RubyCocoa (etc.) podcast

I forgot to mention that I did a podcast with Daniel Steinberg:

Brian Marick on Ruby Cocoa and Testing
Who’s smart enough to program?

Brian Marick talks to Daniel Steinberg on a wide variety of topics. Brian asks, who’s smart enough to program?, and describes how he met Andy and Dave at the Agile Manifesto summit. He talks about using Lisp, Smalltalk and Ruby, and about introducing programming to testers. Brian also shares the secrets of Domain Specific Languages (DSLs), and of course, his new book on Ruby Cocoa: marrying Ruby with the uber-cool Mac OS X Cocoa GUI framework, and test driven development with Ruby Cocoa code.

The Pragmatic Bookshelf has other podcasts, too.


UPDATE: Turns out that what I want to do, modeled after something used for RubyConf, can’t be done in stock Twitter. Seeing if I can persuade the Twitter people to work the same magic for me.

Item: Richard P. Gabriel has this habit of making software people write or speak within artificial constraints.

  • For writers’ workshops (book-length PDF), he’s made reviewers write a summary exactly 29 words long.

  • In last OOPSLA’s “50 in 50” keynote, he and Guy Steele, Jr., covered the last five decades of programming languages in 50 segments, each exactly 50 words long (in a talk lasting, I believe, about 50 minutes).

The point of constraints is that they make you work: you can’t use the words that first come to mind. You have to struggle to say what you want while playing by the rules them—and sometimes that makes you realize you ought to be wanting to say something else. Constraints are a tool to make you think new thoughts.

Item: I’ve become strangely fond of Twitter. It’s a service that lets you send short (140 character) “tweets” out into the ether. Other people can subscribe to (”follow”) your tweets. They can see the tweets of everyone they follow by visiting their own twitter web page (here’s mine), subscribing to an RSS feed, or using a twitter-specific app to fetch tweets. (I use Twitterrific.)

That’s form: what about content? As Twitter user shalunov (Stanislav Shalunov) puts it (in a tweet):

Four main ways to tweet: ideas, news, @-chat, phatic coffee. The last is the original, rest invented by users.

Ideas are the tweets I’m most interested in. Slalunov’s is an example of an idea tweet.

News is my second interest. As a geographically isolated person, it’s one way of knowing what interesting people are chattering about.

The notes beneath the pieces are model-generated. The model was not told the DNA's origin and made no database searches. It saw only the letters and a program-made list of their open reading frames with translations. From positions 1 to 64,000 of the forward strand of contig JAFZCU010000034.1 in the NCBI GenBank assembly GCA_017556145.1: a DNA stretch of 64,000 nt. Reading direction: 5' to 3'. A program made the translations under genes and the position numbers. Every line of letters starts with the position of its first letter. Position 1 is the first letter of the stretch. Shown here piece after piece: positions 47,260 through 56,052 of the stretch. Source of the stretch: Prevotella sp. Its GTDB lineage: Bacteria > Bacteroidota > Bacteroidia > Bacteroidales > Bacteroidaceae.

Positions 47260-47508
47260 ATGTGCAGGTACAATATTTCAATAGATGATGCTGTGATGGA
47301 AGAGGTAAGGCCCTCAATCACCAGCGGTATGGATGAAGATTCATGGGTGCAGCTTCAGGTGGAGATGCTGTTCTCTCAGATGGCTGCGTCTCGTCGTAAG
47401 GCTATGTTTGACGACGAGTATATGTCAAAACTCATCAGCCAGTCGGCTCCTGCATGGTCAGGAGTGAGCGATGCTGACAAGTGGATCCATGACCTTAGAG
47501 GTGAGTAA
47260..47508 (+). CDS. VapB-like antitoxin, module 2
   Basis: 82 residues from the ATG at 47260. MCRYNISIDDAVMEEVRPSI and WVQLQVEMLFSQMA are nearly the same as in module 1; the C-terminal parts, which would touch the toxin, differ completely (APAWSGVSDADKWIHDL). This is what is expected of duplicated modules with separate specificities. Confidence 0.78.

“@-chat” is a sort of person-to-person instant messaging. For example, cypher23 wrote “Stalker is a weird and wonderful film.” I replied: @cypher23 Harrison’s new _Nova Swing_ is in the sub-sub-genre with Stalker, _Rogue Moon_, and _Roadside Picnic_. Liking it so far.” Anyone following cypher23 would see both his tweet and my reply. Someone following only me would see only my reply (but could click on the hyperlinked cypher23 to see all his recent tweets). Because of the one-sidedness, and because the topics tend to be less interesting than those in the first two categories, I tend not to follow people who have a high proportion of @-chat in their tweets.

Phatic coffee” is just tweeting what you’re doing now, like avibryant’s recent “obsessively refreshing UPS tracking page for new laptop” Although I’m somewhat of a hermit and not much for social chit-chat, I’m not immune to phaticality. (I find chadfowler’s heavily phatic tweets appealing, oddly puckish, and somehow soothing.) But I likely won’t follow someone who’s predominantly phatic.

Item: While writing a book, I often find myself disinclined to spend spare time writing blog posts. Yet I continue to have ideas. I’m sure lots of other people do too.

Synthesis: I’ve created a fake twitter user named pithysoft. It’s for anyone’s pithy tweets about software development. When I finish this post, I’ll send the first one: “d pithysoft Business-facing tests are like personal ads: No matter how exact your description, the reality always tells you something new.” People following pithysoft will see it. If the pithy claim intrigues them, they can tweet pithysoft with something like @marick More about tests and personal ads, plz”. That would encourage me to write it up on my blog. When I did that, I could tweet @pithysoft Expanded on XYX here: XYX”

An experiment. Let’s see how it goes.

“Why Sam,” said Joe, “that sure is a software artifact.”

There’s a style of writing about software that’s bugged me for a long time. It’s what I call the “Joe burst into the room” style because it often starts with a sentence something like that. It’s a little morality fable in which a point about software development is made largely through a conversation between pairs of people.

I have two problems with the style:

Questions to ask before writing an article

  • Can you describe your audience? I used to ask the question in terms of types of reader - manager, tester, team lead, etc. - nowadays I might ask the author to describe a typical reader as a person rather than a role (as a persona, if you will).

  • When a reader finishes your article, she should know more. But that’s not enough. Knowledge has to be put into practice. How will she do that? Will she know the first step to take? What, in the first few months after publication, do you want 1000 of your readers to have accomplished?

  • When she puts your idea into practice, what beginner mistakes will the reader make?

  • In what situations is your advice the wrong advice? When does your favorite tool/method/technique not apply? (”When people aren’t trained well enough” or “when there’s insufficient management support” almost always mean you haven’t thought things through well enough: there must be cases where your pet idea would be bad advice even for the best trained, best supported people.)

  • How is your article different than the other hundred articles on the same topic?

See also hints for revising and this extra hint.